• Word count: 8758
  8. Revision Table - Tudor Rebellions

    * Ignored in some courts but accepted by Charles VIII King of France. * As part of peace treaty, C had to ask PW to leave the French court. * Was taken in by Margaret. She gave him support in his attempts to invade England. * Second attempt got him there, but on meeting Henry's army fled. * Captured and surrendered. * Execution of PW buts end to longest, weakest threats to a Tudor monarch. * Ends the final repercussions of the Wars of the Roses.

    • Word count: 3110
  9. A direct comparison of the role of central power and control during the late Tsarist and early Soviet period of Russia History

    Stalin in particular used his position to put the majority of power and control in his hands. The ideology of the Tsarist era was 'based on three principles of orthodoxy, autocracy and nationality,'2 the Communist model was once of 'democratic centralism,'3 where the power of the party was the key rather than the social structure or class. Both the Tsarist and the Soviet eras saw a large degree of centralised power, however the ideological basis of this power as a method of control is hardly comparable.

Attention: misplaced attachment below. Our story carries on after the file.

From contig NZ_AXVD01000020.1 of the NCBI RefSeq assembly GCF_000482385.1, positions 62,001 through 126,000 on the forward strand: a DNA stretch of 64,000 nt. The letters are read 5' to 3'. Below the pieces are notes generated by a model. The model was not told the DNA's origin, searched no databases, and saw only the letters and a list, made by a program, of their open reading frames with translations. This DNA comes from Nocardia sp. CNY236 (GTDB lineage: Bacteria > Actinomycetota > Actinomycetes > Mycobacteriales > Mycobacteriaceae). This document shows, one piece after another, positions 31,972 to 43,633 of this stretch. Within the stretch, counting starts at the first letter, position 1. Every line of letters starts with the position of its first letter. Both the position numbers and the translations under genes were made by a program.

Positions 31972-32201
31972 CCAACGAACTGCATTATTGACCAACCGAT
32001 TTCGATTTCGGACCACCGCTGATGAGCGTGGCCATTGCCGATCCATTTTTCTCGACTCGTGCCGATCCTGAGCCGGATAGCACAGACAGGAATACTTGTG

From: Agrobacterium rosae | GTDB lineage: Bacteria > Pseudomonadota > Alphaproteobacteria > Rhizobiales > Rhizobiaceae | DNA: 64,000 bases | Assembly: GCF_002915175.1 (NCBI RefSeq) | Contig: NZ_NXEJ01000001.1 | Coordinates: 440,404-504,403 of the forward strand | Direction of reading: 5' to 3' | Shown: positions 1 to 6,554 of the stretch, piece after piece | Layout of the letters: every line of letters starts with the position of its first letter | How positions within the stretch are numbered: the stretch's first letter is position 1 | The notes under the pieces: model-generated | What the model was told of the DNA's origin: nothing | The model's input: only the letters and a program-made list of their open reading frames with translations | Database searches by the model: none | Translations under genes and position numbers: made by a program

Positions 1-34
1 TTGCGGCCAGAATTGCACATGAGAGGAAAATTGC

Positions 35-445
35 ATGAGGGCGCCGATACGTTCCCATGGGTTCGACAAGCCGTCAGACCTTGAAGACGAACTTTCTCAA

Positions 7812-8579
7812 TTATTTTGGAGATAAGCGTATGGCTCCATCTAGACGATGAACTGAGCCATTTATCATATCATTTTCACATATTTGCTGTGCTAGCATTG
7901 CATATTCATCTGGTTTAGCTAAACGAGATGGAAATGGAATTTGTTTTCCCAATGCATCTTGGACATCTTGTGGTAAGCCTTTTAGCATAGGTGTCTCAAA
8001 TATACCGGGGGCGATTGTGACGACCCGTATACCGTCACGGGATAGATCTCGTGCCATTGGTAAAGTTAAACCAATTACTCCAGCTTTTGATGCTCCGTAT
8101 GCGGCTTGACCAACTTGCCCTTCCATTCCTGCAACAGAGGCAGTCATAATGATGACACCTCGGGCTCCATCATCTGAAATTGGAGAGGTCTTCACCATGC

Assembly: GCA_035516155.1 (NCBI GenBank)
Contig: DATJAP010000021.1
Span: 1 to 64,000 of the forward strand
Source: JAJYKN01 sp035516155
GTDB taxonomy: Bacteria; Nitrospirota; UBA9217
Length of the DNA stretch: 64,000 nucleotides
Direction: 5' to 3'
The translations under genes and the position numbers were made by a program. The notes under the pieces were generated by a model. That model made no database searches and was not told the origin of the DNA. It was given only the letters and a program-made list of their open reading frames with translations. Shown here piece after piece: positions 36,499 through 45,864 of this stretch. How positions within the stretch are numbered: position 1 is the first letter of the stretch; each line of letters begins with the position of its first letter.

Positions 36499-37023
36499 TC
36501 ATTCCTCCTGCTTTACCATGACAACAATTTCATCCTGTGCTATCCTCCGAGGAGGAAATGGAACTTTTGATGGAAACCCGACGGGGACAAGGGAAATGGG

• Word count: 3243
  10. South African Heritage - Where we come from?

    Many of the recognized black and indigenous heritage sites before 1989 were rock art sites. Source C shows how the mindset since 1989 has changed. Black and Indigenous heritage sites are now what make up the main chunk of South African heritage and they are reminders of how far we have come as a nation and how far we can go in the future. Activity 2 1) Study Sources D, E and F, and the information in the text. Explain how each of these sources show some of the controversies which surround who controls heritage. Refer to all three sources.

    • Word count: 3405
  11. Strategy in Cortes' conquest of Mexico

    Hassig argues these "flower wars" were in fact a type of imperial war with important strategic objectives. The Aztecs often engaged in "flower wars" with their strongest opponents, while reserving conquering wars for vulnerable targets. The Aztecs often directed their conquering wars against those weaker foes which happened to border the Aztecs' strongest "flower war" opponents. Once the stronger enemy was completely surronded and deprived of potential allies, as well as room to retreat, the "flower war" escalated to a full fledge war of conquest, with the Aztecs chipping away at the enemy's periphery until the noose completely tightened.